MONROVIA, Liberia — On a rainy August evening three days before a national referendum, white United Nations tanks rolled down Tubman Boulevard, the Liberian capital’s main road, and took up positions in front of the president’s house and the national legislature. It was a signal Liberia’s security forces and the U.N. force feared poll violence.
Liberia’s Oct. 11 general and legislative elections are seen as a barometer of the nation’s security, one term into President Ellen Johnson Sirleaf’s administration and eight years since the end of a brutal civil conflict that persisted over two decades and took more than 250,000 lives.
The vote will also determine whether the U.N. will maintain its peacekeeping force in the small West African nation, according to Zeid Ra’ad Al Hussein, chair of the Liberia U.N. Peacebuilding Commission.
“The U.N. is on target to leave quite soon,” he said.
The mandate for the approximately 10,000 U.N. personnel stationed in Liberia was set to expire Sept. 30. Whether to renew it for another year will be voted on in the coming week. U.N. Secretary-General Ban Ki-moon, in his latest report to the U.N. Security Council, recommended extending the mandate of the U.N. Mission in Liberia (UNMIL).
“There needs to be a very well-calibrated withdrawal, nothing precipitous,” said Al Hussein. “Within the Security Council, Liberia is a weak state but it’s no longer in the emergency ward — it’s sort of graduated from the ICU.”
The U.S. has trained more than 4,000 police officers since the restructuring of the department in 2004, but officers’ pay is low, leaving them susceptible to corruption, according to the U.S. State Department’s 2010 human rights report on Liberia.
Some say Liberia relies too heavily on UNMIL soldiers and is not prepared to manage serious conflict.
“Peace is fragile,” said Liberian Senator Prince Johnson, the ex-warlord responsible for the torture and killing of President Samuel Doe in 1990 and who is running for president.
“We have less than a 2,000-man army and when you have a country emerging from war, where you have 85 percent unemployment, that country risks going back to conflict,” he said.
A source at Liberia’s justice ministry who requested anonymity out of fear he would be made a target said he does not trust Liberian security forces to quell trouble during elections.
“All indications are pointing to the fact that there will be violence. Look around you. The state has to depend on UNMIL for security because the state does not have enough security to get things under control when violence breaks out,” he said.
The most serious threats to security are “the persistence of mercenary activities and arms proliferation,” according to a report on Liberia by the International Crisis Group that was released in August.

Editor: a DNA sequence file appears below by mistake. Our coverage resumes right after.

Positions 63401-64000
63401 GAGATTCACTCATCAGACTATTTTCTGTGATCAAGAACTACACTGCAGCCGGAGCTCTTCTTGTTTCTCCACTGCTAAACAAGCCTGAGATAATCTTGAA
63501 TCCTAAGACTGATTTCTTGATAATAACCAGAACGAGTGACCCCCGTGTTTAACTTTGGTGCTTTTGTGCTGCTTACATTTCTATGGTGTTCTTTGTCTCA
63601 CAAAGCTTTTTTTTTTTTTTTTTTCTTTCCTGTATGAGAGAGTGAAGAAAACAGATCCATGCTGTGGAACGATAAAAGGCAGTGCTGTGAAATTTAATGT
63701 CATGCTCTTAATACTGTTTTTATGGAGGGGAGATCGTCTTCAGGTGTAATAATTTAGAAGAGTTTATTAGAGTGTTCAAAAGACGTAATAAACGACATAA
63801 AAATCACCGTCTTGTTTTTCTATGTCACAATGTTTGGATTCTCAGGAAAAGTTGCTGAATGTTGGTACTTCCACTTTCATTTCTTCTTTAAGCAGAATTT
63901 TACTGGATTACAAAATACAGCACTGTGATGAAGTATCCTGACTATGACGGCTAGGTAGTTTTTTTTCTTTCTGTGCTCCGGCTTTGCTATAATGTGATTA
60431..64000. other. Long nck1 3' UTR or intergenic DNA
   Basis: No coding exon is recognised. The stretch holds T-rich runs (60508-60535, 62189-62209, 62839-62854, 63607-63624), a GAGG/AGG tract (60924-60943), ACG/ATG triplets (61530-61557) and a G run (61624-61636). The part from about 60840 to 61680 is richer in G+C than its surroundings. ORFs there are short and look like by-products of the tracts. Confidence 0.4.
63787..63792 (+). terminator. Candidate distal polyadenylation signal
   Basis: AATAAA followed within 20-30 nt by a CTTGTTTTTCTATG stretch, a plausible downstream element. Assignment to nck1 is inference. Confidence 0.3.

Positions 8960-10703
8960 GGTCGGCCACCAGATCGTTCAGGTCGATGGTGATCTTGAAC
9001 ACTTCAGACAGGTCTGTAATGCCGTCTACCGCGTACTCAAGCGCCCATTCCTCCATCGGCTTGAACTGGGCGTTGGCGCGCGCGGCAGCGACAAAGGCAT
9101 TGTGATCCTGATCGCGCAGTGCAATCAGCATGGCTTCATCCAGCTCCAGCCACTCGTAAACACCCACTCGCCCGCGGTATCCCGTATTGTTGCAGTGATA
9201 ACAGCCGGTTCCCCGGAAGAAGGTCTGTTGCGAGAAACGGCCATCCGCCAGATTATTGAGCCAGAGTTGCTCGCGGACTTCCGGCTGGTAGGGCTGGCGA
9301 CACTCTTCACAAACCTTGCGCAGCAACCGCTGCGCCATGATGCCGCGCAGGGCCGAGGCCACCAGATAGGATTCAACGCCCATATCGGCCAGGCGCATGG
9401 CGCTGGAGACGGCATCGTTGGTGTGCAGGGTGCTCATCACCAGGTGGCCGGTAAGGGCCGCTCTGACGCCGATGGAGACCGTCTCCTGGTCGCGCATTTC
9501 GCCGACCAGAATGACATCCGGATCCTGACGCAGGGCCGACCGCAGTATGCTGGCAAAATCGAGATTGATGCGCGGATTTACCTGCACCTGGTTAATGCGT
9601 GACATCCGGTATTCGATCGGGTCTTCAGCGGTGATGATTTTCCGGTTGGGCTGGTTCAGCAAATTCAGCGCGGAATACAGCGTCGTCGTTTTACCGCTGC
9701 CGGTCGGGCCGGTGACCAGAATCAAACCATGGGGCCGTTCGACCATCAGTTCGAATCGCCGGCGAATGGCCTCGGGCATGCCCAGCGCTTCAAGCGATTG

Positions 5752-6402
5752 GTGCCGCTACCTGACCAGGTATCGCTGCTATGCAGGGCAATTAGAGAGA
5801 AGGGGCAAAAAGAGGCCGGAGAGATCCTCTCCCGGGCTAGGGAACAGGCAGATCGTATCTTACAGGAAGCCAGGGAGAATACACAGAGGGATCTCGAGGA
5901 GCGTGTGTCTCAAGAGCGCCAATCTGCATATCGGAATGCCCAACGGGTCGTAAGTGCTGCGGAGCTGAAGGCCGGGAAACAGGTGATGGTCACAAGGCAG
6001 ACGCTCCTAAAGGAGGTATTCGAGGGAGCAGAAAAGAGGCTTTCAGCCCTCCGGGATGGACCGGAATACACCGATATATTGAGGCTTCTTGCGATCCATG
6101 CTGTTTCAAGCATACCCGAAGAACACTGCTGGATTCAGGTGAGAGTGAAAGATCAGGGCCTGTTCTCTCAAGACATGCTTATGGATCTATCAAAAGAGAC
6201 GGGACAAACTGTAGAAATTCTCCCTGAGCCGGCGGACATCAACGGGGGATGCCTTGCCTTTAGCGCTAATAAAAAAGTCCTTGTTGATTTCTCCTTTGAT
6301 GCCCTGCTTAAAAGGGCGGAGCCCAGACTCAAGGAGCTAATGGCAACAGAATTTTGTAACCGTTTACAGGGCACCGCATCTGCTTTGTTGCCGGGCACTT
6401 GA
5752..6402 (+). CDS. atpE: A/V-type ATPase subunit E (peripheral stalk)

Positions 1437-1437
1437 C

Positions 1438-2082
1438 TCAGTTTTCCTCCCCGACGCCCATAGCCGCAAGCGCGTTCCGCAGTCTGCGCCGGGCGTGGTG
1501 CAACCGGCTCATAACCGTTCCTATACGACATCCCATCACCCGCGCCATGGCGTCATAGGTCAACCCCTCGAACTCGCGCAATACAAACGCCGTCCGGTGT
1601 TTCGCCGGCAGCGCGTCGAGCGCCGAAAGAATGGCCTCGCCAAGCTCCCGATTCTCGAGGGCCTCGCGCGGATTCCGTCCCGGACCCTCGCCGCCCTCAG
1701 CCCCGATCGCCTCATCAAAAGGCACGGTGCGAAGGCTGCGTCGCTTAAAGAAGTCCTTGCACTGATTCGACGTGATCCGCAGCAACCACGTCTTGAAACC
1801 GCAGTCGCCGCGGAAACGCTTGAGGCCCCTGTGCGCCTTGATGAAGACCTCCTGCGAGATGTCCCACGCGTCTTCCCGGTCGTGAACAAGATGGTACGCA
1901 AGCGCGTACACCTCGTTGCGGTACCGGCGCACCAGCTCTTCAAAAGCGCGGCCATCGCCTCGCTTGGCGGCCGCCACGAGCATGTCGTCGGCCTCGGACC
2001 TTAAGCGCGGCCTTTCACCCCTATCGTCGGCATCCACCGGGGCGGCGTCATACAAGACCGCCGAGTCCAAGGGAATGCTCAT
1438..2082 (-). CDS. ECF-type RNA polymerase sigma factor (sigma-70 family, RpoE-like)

“The post-election crisis in Ivory Coast from December 2010 to April 2011 has tragically revealed the extent of the problem for the entire region,” said the report. “Hundreds of young Liberian fighters were easily recruited for a minimum of $500.”
Ban also voiced concern about the slow implementation of recommendations by Liberia’s Truth and Reconciliation Commission.
“Other areas of concern include continuing ethnic and communal tensions, disputes over land and other resources, drug trafficking, and limited employment and livelihood opportunities,” said a U.N. statement.
Major recent busts, including the $100 million cocaine deal thwarted by Liberia’s drug enforcement agency last year, illustrate the growing prevalence of drugs trafficked through Liberia from South America en route to Europe, according to a June report by the U.N. Office on Drugs and Crime.
“The traffic is increasing, and it has a chance to continue increasing, because as in other parts of Africa there is minimal governance and the law enforcement capacity is non-existent. Now the U.S. is trying to establish a serious-crimes unit there,” said Vanda Felbab-Brown, a drug-trade expert with the Washington, D.C.-based Brookings Institution.
Presidential and legislative elections scheduled for Oct. 11 are only the second since Liberia emerged from the decades-long crisis that devastated the economy.
U.N. special representative in Liberia Ellen Margrethe Loej said recently the referendum and presidential polls “will be a litmus test for Liberia’s progress towards peace and democracy.”
Dan Saryee of the Liberia Democratic Institute describes the security situation as “worrisome.”
“People are doing all sorts of things to disrupt this process. I’m really afraid in this environment. When the elephant fights, the grass will suffer,” said Saryee.
Liberia’s Senate committee on security has said it would do all it could to ensure safe elections. “We are working closely with the Ministry of Justice and the Liberian National Police to beef up security in the country to ensure a violence-free election,” said Maryland County Senator John Ballout.
U.S. Ambassador Linda Thomas Greenfield called on political party leaders to rein in their supporters, warning Liberia could easily mirror the conflict in Ivory Coast that originated over last November’s disputed presidential elections.
There are still about 172,000 Ivorian refugees in Liberia according to the UN High Commissioner for Refugees’ latest count. The neighboring governments recently signed a pact that will repatriate hundreds of Ivorians who were arrested along the border with arms and ammunition.
In recent weeks Liberian President Ellen Johnson Sirleaf has given two speeches on security around the elections, warning that political violence could easily devolve into civil conflict.
“Violence against, and intimidation of, political actors and individuals undermine and destroy democracy,” said Johnson Sirleaf in a nationwide address. “Such conduct is the beginning of anarchy, and if not deterred, such conduct could reverse the political gains we have made and probably cause our country to retrogress into another civil conflict.”